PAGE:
G. Monteleone et al. / Digestive and Liver Disease 38 Suppl. 2 (2006) S256–S260

5. Contributions of the commensal flora to immune-mediated gut diseases The functional and tightly regulated dialogue between indigenous gut microbes and immune cells can be perturbed by changes in dietary habits, by ingestion of toxic compounds, or by infections with pathogens, all of which can result in aberrant local immune response and pathogenicity. A classical example is represented by the tissue-damaging inflammatory response occurring in patients with IBD. Indeed, the “inappropriate” activation of the mucosal immune system in this condition has been linked to a loss of tolerance to gut commensals. At least four strands of evidence have contributed to illustrate this point. First, Crohn’s disease patients respond to treatment with broad-spectrum antibiotics [35]. Second, a multitude of animal models of IBD has shown that the lesion is dependent on the presence of a normal flora, given that colitis is abrogated when animals are raised under germ-free conditions [36]. Third, it has been demonstrated that T cells from the lamina propria of Crohn’s disease patients respond in vitro to the antigens of their own flora with a marked production of inflammatory Th1 cytokines [13]. Finally, evidence comes from patients in whom diversion of the fecal stream after surgery prevents the recurrence of Crohn’s disease, and exposing the bowel to fecal contents results in inflammation [37,38]. In this context, it is also noteworthy that many strains of colitic mice have an exaggerated Th1 immune response directed towards commensal bacterial flagellins, and as well as in Crohn’s disease patients, serum IgG1 levels against flagellins are elevated [39,40].

6. Intestinal commensals as therapeutic agents The ability of commensals to profoundly influence the activity of mucosal immune cells has provided a rationale for using these organisms as therapeutic agents in immunemediated diseases. In its simplest expression, components of the normal flora are given as live biological supplements (probiotics) that confer some host benefit. For example, probiotics can attenuate colitis both in IBD patients and in animals [41–43]. The exact mechanism underlying the beneficial effect of probiotic interventions is not yet fully understood. As specified above, probiotics can enhance the production of counter-regulatory molecules such as IL-10 and TGF-b1 or directly inhibit inflammatory pathways which sustains the mucosal inflammation, such as NF-úB. Another possibility is that probiotics can alter the profile of Th1/Th2 cytokines released by resident T cells. Indeed, Gram-positive bacteria, including some lactobacilli, are potent inducers of IL-12, IL-18, and Th1 cell responses [44–46]. It is thus tempting to speculate that giving patients large amounts of lactobacilli might boost mucosal Th1 responses, which is probably not a good choice in Crohn’s disease. However, the same approach may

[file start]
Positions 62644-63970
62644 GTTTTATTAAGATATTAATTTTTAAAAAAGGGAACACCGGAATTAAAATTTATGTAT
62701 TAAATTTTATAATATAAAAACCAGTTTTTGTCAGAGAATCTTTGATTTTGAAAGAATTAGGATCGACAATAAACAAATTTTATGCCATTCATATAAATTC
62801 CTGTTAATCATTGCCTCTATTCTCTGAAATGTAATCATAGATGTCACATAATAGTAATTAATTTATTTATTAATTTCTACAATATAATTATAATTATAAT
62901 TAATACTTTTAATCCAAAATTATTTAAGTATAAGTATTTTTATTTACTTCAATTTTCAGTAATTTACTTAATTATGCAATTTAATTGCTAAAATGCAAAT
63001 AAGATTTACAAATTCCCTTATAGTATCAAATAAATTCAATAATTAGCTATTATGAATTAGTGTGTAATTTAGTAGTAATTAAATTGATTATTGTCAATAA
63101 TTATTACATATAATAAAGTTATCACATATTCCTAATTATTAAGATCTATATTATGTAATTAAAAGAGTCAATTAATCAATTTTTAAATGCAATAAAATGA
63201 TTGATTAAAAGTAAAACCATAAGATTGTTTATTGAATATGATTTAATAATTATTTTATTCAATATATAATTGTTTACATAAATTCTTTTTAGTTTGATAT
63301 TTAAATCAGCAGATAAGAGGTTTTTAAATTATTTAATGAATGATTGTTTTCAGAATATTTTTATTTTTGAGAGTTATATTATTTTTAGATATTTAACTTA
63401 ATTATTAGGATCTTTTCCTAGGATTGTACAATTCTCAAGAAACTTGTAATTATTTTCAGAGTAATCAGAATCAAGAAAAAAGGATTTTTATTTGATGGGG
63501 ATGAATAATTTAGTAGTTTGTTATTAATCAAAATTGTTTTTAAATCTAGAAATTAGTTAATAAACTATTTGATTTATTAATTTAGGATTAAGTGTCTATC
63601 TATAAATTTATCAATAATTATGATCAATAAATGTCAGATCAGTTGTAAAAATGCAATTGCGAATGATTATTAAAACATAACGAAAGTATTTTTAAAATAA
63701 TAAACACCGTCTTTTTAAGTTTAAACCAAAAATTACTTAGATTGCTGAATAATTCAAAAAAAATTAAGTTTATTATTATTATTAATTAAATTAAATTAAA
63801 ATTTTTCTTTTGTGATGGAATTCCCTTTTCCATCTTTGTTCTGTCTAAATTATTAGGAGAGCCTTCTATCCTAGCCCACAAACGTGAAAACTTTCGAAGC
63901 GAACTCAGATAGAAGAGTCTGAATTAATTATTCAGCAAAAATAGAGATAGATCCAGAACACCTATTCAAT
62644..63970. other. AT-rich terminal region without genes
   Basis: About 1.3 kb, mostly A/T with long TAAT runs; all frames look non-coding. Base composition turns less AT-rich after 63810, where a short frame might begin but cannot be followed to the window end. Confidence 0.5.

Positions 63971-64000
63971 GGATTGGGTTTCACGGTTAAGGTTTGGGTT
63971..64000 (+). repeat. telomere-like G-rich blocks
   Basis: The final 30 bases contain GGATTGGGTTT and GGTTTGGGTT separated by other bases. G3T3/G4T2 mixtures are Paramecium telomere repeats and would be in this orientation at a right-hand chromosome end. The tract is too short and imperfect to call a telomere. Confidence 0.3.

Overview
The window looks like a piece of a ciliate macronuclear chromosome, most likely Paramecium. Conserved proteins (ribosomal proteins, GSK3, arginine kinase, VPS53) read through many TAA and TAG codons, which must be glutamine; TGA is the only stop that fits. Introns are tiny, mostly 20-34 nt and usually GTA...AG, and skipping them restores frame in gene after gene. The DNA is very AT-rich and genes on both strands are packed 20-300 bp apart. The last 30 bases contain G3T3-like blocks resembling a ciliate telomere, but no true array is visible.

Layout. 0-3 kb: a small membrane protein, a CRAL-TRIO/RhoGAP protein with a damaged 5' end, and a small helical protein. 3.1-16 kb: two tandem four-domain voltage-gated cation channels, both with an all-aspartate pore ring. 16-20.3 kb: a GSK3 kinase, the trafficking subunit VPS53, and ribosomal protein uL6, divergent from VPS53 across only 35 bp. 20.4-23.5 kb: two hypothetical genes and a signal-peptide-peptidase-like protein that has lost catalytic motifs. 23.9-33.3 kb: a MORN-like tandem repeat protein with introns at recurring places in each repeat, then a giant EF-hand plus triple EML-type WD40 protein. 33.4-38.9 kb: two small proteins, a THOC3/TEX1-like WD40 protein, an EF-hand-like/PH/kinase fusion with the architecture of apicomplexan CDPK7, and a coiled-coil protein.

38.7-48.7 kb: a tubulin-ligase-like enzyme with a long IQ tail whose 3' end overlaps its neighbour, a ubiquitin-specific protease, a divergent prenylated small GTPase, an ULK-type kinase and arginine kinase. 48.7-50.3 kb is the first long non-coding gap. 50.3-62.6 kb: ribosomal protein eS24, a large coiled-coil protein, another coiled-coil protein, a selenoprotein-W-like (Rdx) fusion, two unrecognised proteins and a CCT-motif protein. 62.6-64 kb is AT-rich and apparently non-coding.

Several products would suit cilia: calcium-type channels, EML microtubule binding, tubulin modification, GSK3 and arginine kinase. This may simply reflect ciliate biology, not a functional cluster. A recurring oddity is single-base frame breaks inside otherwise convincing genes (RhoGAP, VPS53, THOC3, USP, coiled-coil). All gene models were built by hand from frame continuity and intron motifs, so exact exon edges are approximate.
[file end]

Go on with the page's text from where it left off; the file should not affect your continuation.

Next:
be useful in limiting Th2-associated immune responses, such as those occurring in patients with allergic diseases, or particularly advantageous in vaccination strategy.

7. Conclusion Our gastrointestinal tract is colonized by a vast community of commensals that have important effects on mucosal immune functions. These commensals normally do not cause any harm, and are supposed to play a decisive role in the development and activity of the gut immune system. The use of modern genetic techniques has contributed to clarify where and how bacteria interact with immune cells, thus providing novel clues on the essential nature on these interactions. There is no doubt that commensal bacteria prevent colonization of enteric pathogens. Additionally, it is known that some bacteria (i.e. Clostridium difficile) may become enteropathogens and cause tissue damage if allowed to proliferate as a result of a marked reduction of competing normal flora by antibiotics. However, tolerance against intestinal bacteria is broken in patients with IBD, thereby leading to an inappropriate activation of the mucosal immune system and tissue destruction. In these patients, using genetically engineered commensals or live biological supplements could be a promising strategy to restore the mucosal homeostasis.